Heard a talking head the other day saying that for white people to refer to the Calais Jungle as the ‘Jungle’ is racist. It’s a minefield out there!

  • #140

    DonaldTrump
    Participant

    I have never been offended in my life, i think people are just soft. Suck it up buttercup.

    @tom It speaks volumes for your character that you can still say this despite having suffered a great deal of prejudice living for many years on the shitty side of the apartheid regime. Well done you.

  • #141

    tom
    Participant

    @donaldtrump This thing has gone world wide. The fact I referenced the incident in South Africa was just because it was in the news. In general it seems people are quite easily offended. IF – this was something completely racist (for instance the things said by the UKIP leaders wife) then of course being offended about something like that is completely understandable. Genuine racism, sexism, homophobia etc. – of course they will cause offence and are meant to do so by the people spewing it, in which case the people being offended have genuine reason to be.

    On the other hand my argument is that people are far to quick to add meaning to something and take offence. Case in point – the subject of this thread. Are you seriously telling me that the jumper is racist? Bringing apartheid into this argument – you sir are part of the problem in that you are adding meaning to something that isnt there. That jumper has nothing to do with racism or social inequality.

    Please expand on your argument for the justification to smash up 6 stores because of the jumper and relate it to apartheid.

  • #142

    DonaldTrump
    Participant

    @tom I have no point to make, beyond the point that “I have never been offended so nobody else ever should be” is a dick move. You’re a devastatingly handsome young white man, so maybe you should just ‘check your privilege’ as they say.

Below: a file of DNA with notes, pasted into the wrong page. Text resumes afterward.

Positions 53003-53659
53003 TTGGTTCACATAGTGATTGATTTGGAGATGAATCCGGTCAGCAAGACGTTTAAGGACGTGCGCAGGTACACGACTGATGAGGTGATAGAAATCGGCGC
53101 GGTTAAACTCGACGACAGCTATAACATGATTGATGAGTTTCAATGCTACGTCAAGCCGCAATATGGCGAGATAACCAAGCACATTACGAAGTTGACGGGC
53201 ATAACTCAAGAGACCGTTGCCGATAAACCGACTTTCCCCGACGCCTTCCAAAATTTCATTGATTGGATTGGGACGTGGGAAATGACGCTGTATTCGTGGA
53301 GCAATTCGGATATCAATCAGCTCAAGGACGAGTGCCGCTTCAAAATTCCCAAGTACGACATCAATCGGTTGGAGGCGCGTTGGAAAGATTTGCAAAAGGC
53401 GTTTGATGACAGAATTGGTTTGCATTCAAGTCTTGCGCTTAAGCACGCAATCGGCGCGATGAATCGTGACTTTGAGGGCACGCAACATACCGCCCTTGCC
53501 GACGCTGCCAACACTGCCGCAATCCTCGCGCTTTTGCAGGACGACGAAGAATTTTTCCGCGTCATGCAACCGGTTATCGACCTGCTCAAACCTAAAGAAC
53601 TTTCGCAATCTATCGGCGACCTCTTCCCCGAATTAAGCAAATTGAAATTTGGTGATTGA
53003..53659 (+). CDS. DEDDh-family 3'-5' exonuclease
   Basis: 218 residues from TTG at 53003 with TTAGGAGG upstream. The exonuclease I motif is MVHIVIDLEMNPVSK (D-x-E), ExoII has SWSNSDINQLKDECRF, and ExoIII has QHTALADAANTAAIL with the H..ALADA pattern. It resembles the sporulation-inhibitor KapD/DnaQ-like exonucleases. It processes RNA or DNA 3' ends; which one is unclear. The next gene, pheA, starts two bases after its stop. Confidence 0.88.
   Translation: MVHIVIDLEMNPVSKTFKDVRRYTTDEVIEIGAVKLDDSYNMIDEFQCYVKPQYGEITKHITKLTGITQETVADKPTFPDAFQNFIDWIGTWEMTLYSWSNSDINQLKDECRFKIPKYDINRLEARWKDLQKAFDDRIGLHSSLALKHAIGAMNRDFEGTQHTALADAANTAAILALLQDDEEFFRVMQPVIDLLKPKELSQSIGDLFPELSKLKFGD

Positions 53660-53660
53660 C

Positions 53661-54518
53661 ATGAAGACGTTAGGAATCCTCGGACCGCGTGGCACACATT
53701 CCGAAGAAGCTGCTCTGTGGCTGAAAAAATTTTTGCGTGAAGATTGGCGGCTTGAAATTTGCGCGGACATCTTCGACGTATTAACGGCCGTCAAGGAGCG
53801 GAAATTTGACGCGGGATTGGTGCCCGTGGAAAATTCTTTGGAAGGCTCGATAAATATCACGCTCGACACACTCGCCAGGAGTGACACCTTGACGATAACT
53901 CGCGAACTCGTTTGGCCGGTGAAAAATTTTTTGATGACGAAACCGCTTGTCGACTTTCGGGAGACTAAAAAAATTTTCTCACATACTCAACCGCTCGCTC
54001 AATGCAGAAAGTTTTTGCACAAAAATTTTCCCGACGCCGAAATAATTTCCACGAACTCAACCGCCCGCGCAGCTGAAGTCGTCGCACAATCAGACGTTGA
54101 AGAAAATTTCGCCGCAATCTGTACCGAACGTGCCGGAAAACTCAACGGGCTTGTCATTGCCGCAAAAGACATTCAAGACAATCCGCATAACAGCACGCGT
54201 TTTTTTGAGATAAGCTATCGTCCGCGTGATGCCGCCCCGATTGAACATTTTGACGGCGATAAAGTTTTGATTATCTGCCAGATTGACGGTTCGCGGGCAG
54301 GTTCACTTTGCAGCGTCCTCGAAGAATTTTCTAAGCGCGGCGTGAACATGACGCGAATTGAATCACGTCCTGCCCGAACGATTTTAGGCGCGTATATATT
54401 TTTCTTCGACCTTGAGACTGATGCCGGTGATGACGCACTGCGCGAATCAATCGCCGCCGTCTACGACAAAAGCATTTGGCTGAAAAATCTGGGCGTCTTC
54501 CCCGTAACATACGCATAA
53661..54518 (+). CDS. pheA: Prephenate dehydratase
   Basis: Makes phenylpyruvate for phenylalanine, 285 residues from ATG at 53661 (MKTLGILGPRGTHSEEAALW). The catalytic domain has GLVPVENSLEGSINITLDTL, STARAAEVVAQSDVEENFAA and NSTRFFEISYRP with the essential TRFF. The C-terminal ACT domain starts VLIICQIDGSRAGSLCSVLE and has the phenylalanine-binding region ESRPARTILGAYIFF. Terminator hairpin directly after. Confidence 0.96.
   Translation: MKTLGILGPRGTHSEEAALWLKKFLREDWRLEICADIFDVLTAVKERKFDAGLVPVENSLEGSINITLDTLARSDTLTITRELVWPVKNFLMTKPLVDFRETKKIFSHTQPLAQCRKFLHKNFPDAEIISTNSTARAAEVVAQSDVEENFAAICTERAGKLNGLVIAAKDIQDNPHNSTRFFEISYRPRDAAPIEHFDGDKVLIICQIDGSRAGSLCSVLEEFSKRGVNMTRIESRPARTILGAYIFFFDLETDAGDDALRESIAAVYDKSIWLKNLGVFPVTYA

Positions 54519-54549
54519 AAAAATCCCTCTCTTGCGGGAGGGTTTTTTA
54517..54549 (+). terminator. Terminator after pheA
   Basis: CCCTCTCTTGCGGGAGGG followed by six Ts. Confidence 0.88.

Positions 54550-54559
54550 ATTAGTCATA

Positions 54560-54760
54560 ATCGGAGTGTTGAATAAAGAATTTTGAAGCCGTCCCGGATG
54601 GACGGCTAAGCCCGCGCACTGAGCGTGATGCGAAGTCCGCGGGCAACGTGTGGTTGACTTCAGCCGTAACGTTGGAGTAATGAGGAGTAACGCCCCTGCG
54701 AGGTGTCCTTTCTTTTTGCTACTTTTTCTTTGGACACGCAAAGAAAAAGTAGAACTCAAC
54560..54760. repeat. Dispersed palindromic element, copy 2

• #143

    tom
    Participant

    @donaldtrump I think you’ll find you have misquoted me. I didnt say that, and i also said if things are genuinely offensive then people are right to be offended. Im saying people are taking offence at things they are creating a meaning for to be offended at. You have no argument.

  • #144

    DonaldTrump
    Participant

    @tom

    I think you’ll find you have misquoted me.

    “I have never been offended in my life, i think people are just soft. Suck it up buttercup.”

    You have no argument.

    Indeed. Can’t really be arsed to construct one tbh.

    But you did ask for thoughts – well I think your OP is very poorly thought through and that playing the card you are playing there is a dick move.

  • #145

    tom
    Participant

    @donaldtrump Ok, I cant be bothered arguing with you. I dont have many feelings anyway so thats why its quite hard to offend me and likely why im not empathising.

    But all that aside and to the main point of it….